Bye Bye Brasil
Directed by Carlos Diegues
Running time: 100 minutes
Bye Bye Brasil (1979) is talented Brazilian director Carlos Diegues' follow up to his 1978 film Xica da Silva and one of the most popular and successful imports of late 70s and 80s South American cinema. Depicting a rapidly modernising Brazil, it's a road movie masquerading as a sharp, political allegory, as told through the eyes of four wandering minstrels in the 'Caravan Rolidei', a shabby travelling circus. Headed up by a macabre magician named Lorde Cigano (José Wilker), replete with 19th Century cape and moustache, the troupe includes Queen of the Rumba, Salomé, an exotic, raven-haired dancer (Betty Faria) and mute deaf strongman, Swallow (Príncipe Nabor). The circus, and in particular, Salomé, capture the attention of young Ciço (Fábio Jr.) an accordionist who dreams of leaving his small, barren town. Ciço decides to join the troupe, dragging along his pregnant wife but his hopes of success are soon dismissed as they edge slowly towards the country's rural interior. Stopping at small villages to perform along the way, an air of desperation pervades their journey as the troupe lose out to the greater allure of TV, and the fact that the audience can no longer pay for their shows. Eventually forced to accept bartered goods and food – rather than cash – for their performances, they struggle to keep going. Originally received as a typically Brazilian 'carnivalesque' movie, Bye Bye Brasil seems to add complexity to the notion of national identity during a time of great change in Brazil. Nominated for the Palme D'Or at the 1980 Cannes Film Festival, it is a subtle, low-key masterpiece with Fellini-esque elements that, despite the closure that the title suggests, depicts a country still in the process of unity and self-definition.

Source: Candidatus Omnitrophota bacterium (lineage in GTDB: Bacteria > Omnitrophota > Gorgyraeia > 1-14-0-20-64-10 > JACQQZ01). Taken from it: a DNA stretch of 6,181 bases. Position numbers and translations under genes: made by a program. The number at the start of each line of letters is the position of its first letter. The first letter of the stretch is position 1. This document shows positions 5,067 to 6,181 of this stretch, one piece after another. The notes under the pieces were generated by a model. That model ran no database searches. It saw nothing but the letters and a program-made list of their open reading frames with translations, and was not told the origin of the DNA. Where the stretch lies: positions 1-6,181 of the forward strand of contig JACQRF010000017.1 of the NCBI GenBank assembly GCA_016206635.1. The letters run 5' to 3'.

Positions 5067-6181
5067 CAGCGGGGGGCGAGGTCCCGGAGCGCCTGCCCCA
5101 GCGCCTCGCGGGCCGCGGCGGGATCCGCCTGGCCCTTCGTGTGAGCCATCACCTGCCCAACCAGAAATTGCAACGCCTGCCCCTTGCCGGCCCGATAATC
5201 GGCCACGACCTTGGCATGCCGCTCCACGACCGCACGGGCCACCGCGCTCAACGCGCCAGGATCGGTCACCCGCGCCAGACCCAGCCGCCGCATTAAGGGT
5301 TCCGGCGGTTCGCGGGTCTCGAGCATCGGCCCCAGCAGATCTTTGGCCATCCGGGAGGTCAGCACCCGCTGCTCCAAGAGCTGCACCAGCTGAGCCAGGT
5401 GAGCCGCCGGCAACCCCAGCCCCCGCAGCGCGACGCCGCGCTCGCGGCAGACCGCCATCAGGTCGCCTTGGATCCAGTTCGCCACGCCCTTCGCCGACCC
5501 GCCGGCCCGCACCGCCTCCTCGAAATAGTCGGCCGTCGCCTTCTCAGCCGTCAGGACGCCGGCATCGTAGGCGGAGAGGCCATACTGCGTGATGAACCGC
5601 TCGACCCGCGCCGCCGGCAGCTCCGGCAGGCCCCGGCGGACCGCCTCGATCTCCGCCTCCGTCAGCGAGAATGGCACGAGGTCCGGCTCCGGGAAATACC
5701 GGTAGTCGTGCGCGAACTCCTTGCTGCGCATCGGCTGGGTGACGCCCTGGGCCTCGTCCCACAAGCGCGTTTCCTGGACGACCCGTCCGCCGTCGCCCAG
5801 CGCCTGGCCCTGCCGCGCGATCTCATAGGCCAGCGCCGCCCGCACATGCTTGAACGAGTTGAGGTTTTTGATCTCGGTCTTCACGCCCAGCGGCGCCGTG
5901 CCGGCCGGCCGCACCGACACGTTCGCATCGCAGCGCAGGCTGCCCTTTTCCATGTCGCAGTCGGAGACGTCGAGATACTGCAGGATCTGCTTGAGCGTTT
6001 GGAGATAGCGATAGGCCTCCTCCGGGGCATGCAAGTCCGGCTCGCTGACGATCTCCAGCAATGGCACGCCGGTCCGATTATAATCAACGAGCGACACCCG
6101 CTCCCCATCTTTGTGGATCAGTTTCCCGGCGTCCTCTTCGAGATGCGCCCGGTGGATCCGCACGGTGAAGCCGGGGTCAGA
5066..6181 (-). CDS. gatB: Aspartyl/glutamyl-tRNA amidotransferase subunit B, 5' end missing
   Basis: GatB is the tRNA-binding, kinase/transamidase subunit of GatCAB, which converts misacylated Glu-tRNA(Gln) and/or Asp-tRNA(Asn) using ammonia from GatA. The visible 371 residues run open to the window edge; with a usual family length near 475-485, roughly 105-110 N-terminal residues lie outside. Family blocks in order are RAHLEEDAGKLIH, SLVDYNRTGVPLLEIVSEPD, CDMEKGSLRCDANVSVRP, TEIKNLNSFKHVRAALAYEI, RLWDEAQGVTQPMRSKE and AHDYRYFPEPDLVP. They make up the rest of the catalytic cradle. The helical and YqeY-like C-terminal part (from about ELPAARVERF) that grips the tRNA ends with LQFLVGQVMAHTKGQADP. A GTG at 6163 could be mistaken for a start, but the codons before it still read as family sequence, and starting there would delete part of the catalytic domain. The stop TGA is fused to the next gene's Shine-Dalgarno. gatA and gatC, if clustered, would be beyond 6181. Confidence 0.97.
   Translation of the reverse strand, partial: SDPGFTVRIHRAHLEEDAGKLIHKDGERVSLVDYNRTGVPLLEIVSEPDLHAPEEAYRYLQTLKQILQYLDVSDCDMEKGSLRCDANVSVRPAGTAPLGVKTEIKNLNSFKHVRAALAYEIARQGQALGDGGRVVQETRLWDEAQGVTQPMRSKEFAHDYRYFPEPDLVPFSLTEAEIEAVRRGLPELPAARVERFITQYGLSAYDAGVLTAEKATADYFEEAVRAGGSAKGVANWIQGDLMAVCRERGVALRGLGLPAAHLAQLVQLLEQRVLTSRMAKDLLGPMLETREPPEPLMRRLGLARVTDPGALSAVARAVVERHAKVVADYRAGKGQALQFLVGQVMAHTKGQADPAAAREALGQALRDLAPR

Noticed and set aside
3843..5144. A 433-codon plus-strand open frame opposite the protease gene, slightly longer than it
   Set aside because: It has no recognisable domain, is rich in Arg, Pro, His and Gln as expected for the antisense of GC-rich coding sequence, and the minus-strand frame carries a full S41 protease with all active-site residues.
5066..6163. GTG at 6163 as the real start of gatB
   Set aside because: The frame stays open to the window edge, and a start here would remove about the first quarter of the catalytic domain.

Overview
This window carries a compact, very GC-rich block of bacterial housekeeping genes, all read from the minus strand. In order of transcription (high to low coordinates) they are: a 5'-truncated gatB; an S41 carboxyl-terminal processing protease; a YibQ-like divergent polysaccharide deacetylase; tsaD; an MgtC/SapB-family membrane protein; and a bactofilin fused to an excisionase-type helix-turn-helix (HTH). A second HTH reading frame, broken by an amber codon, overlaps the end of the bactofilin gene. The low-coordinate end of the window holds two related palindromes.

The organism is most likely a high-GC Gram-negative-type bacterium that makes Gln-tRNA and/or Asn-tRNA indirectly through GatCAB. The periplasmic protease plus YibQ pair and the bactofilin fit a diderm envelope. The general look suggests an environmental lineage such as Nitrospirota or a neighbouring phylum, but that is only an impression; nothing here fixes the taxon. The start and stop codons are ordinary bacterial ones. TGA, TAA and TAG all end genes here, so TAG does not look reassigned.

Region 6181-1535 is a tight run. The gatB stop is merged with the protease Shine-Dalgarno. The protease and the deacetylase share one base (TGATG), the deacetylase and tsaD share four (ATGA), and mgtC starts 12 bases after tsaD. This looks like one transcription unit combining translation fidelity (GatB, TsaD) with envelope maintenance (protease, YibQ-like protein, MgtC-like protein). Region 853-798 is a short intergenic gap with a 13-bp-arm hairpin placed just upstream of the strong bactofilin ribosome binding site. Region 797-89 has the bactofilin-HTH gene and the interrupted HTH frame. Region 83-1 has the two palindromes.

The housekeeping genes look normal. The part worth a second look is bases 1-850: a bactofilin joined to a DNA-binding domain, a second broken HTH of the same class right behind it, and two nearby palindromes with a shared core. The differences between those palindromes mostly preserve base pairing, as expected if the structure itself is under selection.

Reservation is not necessary, but places are limited. Please arrive early to avoid disappointment.